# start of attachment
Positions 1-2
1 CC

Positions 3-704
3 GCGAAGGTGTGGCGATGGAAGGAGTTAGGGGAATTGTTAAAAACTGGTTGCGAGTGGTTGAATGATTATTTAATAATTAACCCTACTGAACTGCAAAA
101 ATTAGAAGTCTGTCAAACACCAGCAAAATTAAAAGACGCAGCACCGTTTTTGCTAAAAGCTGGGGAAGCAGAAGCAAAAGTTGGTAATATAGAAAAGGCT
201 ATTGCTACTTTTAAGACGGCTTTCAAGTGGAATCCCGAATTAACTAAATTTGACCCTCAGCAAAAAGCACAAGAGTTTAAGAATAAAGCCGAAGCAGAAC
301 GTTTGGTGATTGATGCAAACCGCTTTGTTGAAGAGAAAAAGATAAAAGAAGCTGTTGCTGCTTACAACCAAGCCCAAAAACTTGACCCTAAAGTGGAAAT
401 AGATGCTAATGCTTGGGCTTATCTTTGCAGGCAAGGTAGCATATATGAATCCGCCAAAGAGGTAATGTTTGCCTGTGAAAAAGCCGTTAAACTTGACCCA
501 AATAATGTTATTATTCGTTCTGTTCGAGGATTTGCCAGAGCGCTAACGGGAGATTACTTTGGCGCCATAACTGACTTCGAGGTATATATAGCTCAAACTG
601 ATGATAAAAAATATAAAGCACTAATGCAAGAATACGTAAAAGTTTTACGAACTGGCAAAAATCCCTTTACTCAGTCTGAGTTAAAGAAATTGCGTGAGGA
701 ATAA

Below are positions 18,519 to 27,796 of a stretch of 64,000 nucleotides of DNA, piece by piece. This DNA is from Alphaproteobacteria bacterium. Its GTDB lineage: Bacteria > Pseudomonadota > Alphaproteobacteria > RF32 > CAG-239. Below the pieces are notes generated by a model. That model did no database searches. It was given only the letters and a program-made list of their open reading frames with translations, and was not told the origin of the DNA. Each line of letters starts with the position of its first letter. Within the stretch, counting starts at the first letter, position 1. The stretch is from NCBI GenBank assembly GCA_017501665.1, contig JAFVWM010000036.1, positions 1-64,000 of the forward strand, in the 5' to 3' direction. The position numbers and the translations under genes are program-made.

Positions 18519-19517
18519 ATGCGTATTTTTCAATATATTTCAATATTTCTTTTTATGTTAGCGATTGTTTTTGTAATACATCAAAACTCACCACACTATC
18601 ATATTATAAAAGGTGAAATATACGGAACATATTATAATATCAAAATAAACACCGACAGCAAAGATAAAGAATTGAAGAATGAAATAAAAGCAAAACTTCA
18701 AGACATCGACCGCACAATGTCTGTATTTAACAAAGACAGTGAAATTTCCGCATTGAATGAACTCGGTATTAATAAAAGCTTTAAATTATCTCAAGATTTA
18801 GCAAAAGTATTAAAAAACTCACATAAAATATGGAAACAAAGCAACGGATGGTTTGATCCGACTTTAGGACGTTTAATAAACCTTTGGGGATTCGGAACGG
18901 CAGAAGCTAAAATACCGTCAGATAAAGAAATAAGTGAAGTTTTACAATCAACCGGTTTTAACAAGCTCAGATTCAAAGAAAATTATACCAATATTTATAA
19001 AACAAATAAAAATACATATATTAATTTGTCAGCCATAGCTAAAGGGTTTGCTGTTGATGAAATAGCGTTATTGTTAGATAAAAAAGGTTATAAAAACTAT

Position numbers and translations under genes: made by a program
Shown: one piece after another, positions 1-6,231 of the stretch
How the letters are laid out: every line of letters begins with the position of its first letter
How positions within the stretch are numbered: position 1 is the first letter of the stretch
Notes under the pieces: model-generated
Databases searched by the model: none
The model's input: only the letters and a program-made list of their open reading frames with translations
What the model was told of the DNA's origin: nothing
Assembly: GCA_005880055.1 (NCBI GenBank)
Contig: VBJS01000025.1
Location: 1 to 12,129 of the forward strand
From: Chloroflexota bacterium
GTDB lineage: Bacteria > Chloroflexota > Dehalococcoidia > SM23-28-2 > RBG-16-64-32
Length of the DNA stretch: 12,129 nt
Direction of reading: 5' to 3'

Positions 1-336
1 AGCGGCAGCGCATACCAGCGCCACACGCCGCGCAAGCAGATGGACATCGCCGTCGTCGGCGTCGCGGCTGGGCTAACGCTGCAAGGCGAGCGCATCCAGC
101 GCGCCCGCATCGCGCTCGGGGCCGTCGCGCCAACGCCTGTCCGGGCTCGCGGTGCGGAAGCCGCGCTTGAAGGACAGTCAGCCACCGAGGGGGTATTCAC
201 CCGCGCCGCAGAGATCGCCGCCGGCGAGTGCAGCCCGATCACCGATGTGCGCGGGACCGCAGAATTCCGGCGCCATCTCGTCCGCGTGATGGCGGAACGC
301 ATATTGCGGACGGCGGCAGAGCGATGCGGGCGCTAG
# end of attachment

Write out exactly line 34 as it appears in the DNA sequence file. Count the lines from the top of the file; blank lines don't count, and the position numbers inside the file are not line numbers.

Direction of reading: 5' to 3'